Ken Simons

 

Ken Simons

Sage 3205

March 30, 2011 4:00 PM - 5:30 PM

Abstract

Economists have long sought to understand how product-specific traits drive industry outcomes, but the conclusions that could be drawn have been limited by shortage of dynamic competitive theories and empirical fact. The paper draws on a theoretical model in which technological opportunity drives industry evolution, fueling a spiral of advantage that allows a few firms to dominate in the long run in specific types of markets. The theory has distinctive implications that can be tested using a new type of long-period, cross-sectional, cross-national industry data on narrowly-defined product markets. To meet these extremely demanding empirical requirements, the paper marshals novel data that span many decades for 18 matched industries in the US and the UK.


Several new and important empirical results emerge from the tests. Previous work had found that static industry concentration levels are similar in matched industries across countries, but moreover the entire process by which industries evolve to their static outcomes turns out to occur similarly for the same industry in the two different countries. Some industries have strong shakeouts in firm numbers and others not, confirming the heavily-cited findings of Gort and Klepper (1982), which had not yet been verified using alternative data. In industries with shakeouts entry eventually nearly ceases, but in industries without shakeouts entry remains high. Even in industries with strong shakeouts there is not necessarily a rise in firms' rate of exit coincident with the shakeout, adding to confirmation that shakeouts are not driven by single technological events. The theory and evidence explain why early mover advantage has been observed sporadically in industries, showing it is tied up with the spiral of firm advantage that yields shakeouts, so that only in industries with substantial shakeouts do early movers experience low exit rates relative to incumbents.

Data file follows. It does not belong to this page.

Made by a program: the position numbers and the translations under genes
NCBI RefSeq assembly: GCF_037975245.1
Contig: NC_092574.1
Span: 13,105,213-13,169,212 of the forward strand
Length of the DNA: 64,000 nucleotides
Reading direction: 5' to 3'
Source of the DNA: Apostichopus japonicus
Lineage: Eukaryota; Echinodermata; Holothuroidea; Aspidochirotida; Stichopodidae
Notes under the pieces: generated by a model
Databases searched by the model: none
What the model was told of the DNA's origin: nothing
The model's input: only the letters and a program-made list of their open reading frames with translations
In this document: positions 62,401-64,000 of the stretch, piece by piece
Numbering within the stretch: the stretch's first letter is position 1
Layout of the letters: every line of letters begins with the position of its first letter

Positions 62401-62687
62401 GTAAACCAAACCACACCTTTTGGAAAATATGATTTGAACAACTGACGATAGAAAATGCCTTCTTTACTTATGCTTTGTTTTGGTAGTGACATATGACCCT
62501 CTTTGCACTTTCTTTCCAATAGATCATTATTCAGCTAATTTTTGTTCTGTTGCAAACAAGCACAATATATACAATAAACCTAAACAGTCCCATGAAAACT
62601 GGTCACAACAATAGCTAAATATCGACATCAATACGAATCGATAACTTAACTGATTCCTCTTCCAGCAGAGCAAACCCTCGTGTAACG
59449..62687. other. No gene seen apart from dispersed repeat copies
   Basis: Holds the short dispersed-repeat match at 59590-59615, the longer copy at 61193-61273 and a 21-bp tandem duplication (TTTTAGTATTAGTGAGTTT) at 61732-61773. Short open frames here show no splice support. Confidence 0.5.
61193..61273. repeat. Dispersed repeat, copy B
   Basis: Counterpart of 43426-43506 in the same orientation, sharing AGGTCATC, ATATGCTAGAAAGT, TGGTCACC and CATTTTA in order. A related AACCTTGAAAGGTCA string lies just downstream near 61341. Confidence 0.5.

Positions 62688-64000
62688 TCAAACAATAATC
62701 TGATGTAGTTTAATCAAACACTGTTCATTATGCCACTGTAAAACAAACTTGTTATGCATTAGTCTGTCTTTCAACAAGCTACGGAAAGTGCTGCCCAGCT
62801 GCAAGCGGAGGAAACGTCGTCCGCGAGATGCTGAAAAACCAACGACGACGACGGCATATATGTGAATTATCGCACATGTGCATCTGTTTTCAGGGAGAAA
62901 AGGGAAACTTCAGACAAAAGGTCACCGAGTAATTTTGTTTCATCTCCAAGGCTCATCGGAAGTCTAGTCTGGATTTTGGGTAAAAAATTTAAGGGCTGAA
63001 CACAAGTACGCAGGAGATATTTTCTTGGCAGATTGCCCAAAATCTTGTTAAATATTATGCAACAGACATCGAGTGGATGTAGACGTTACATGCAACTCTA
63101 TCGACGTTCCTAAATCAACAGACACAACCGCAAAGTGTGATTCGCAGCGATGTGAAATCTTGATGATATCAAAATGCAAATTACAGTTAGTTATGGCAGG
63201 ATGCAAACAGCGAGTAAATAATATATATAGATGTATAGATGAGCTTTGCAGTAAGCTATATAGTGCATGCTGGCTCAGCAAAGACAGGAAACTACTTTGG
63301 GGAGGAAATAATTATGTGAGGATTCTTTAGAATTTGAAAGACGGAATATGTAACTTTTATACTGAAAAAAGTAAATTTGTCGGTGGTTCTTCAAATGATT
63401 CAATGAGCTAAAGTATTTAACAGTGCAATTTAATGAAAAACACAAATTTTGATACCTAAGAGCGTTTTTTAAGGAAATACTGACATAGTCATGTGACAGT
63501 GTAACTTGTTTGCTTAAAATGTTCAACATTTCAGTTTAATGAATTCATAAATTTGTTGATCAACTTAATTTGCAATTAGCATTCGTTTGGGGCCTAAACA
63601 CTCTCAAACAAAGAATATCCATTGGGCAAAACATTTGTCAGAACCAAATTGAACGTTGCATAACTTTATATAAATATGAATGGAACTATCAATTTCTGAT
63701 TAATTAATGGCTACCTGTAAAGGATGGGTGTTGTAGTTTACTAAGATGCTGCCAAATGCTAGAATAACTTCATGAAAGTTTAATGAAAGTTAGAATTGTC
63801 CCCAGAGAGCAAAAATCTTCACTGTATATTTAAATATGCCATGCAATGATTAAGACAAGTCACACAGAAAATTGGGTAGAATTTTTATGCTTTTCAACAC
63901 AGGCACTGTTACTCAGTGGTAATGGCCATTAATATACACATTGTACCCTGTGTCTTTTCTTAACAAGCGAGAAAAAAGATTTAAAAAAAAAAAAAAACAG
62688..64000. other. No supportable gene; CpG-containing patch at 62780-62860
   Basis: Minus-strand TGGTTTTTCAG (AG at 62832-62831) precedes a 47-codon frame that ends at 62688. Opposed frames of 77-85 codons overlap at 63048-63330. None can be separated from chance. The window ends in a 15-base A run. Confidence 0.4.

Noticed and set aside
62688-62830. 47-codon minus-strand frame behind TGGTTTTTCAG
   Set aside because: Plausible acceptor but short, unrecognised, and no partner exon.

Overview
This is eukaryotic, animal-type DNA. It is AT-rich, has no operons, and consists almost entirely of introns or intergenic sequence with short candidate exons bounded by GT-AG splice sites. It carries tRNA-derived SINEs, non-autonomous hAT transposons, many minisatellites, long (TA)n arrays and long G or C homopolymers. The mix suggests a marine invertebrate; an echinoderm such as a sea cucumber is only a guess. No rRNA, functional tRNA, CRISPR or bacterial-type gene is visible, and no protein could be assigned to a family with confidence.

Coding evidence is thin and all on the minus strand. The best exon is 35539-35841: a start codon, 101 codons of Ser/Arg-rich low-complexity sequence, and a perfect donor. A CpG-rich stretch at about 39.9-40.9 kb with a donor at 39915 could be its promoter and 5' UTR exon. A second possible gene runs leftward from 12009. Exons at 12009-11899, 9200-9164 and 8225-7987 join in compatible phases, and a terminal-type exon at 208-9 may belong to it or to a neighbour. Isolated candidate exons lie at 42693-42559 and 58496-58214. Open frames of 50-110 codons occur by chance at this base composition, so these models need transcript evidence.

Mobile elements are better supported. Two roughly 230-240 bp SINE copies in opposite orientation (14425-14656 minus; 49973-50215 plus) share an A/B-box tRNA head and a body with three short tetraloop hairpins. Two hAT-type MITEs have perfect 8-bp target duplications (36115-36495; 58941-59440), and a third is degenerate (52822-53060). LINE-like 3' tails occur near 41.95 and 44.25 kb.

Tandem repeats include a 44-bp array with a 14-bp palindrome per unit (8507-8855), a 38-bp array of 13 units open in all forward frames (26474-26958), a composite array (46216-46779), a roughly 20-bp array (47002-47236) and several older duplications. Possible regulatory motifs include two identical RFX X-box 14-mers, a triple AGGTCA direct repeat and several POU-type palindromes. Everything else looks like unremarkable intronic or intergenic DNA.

The evidence corroborates the idea that technology is the usual driving force behind these typical inter-industry outcomes. Patents on technologies for the existing product and its manufacturing methods (excluding technologies that yield alternative products) act as a proxy for firm-specific innovation. Leading early entrants dominate these patents in industries with substantial shakeouts, and patenting enhances survival mainly in industries with shakeouts. Thus in most industries, within-firm technological innovation seems to drive alternative industry competitive dynamics, through a spiral of firm advantage in industries with high opportunity for product improvement and process innovation.

The paper can be read at: http://www.rpi.edu/~simonk/pdf/pmcid.pdf

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